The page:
I could not second guess the Scottish board, but I could go and talk to some of the people who have been appointed, or who were appointed under the old, tap-on-the-shoulder system, and form a view of the results of the selections. Despite opposition from successive Lords President of the Court of Session, I was able to interview a substantial cross-section of our present and recently retired judiciary. My book is, in fact, the only one in the English language on the subject of the business of judge which is based primarily on the words of the judges themselves, some of whom are quoted at great length.
I also analysed the pub stereotype, which to get some sort of objective, or at least external, standard for I have taken from the Ian Rankin Rebus novels. How well does that describes reality? I discussed this both with judges and with Mr Rankin himself. Finally, I talked at length to the late Col. Clive Fairweather—a fine and sympathetic man who was for eight years Her Majesty’s Inspector of Prisons in Scotland—about the results of the judges’ work, at least in the criminal courts.
So what were the results of my investigations? Space forbids anything which would not be a cartoon-ish oversimplification of a complex response. Instead I will end by quoting from the final chapter of my book, in which one of the most distinguished judges of the recent past, Lord McCluskey, tells me a story which, from my other researches, I think fair. In retirement, he was involved with the society run by Lady Smith—the widow of John Smith—which promotes contact between Scotland and Russia. On one occasion, McCluskey was taking a group of young Russian lawyers round various Scottish places likely to be of professional interest to them. One was Barlinnie Prison.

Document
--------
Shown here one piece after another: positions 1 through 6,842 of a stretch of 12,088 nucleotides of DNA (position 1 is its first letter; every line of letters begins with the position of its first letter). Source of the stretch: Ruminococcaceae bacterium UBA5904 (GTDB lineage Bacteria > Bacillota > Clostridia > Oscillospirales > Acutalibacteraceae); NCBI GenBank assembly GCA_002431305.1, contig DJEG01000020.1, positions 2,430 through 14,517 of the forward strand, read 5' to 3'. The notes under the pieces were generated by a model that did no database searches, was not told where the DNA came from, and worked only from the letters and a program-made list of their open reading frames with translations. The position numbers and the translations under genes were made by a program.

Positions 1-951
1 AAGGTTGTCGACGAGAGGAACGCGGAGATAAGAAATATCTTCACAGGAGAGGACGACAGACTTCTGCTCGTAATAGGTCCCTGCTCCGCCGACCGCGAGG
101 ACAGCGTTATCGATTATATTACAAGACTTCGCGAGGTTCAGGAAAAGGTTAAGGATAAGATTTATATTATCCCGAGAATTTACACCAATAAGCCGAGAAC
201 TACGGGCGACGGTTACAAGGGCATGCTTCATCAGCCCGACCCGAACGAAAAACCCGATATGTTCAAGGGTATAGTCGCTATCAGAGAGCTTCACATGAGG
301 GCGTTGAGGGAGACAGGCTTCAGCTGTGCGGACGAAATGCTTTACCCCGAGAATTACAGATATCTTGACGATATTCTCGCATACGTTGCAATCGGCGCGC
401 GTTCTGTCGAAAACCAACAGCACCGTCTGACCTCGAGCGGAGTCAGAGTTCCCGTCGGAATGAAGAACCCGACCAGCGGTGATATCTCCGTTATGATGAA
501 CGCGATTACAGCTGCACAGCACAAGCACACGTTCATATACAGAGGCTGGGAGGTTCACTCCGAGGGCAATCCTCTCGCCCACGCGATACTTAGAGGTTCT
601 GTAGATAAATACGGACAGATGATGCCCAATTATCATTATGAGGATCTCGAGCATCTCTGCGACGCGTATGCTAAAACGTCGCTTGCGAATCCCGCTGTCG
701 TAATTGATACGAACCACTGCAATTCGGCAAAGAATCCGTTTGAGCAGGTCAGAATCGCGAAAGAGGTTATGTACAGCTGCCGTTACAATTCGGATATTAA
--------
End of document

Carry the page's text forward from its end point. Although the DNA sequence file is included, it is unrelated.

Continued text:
McCluskey was keen to show these people how we in Scotland manage things. There was no condescension in this. Russia has a population 28 times that of Scotland, but it has 140 times as many people in jail, more than five times the Scottish rate, per capita. More than that, conditions in Russian jails are notorious for their brutality, disease and emphasis on retribution rather than rehabilitation. Having looked round the prison, McCluskey asked if he and his party might talk to some of the inmates. The Governor said that so long as the prisoners concerned agreed, he would have no objection. Accordingly half a dozen of them were presented in a meeting room to the half dozen Russians, who duly introduced themselves. Then McCluskey, sitting at the head of the table, went round the six prisoners asking them to give their names and state the length of their sentences. All did so, until he came to the last, on him immediate right, who sat silently, looking at him quizzically.
“So, tell me, what is your name, and how long are you in for?” McCluskey asked.
“You ought to know,” the prisoner said. “It was you who put me here!”
“We cannot have a really oppressive justice system,” McCluskey commented to me, “if that kind of exchange is possible between a judge and the man he sentenced. Try to imagine the situation in Russia—or America, even!”
The Justice Factory: “Show me the judge and I’ll tell you the law” is available through all good book shops.
Ian Mitchell is the author of the best-selling Isles of the West: a Hebridean Voyage and Isles of the North: a Voyage to the Realms of the Norse. He also wrote the critically acclaimed study of the most expensive libel trial in British legal history, The Cost of a Reputation: Aldington versus Tolstoy. Robert Harris said, “It reads like Bleak House rewritten by Alexander Solzhenitsyn”, and the Independent on Sunday wrote, “As legal thrillers go, it beats John Grisham.” Ian Mitchell lives in Moscow, where he is researching a book about the history of the Russian legal system.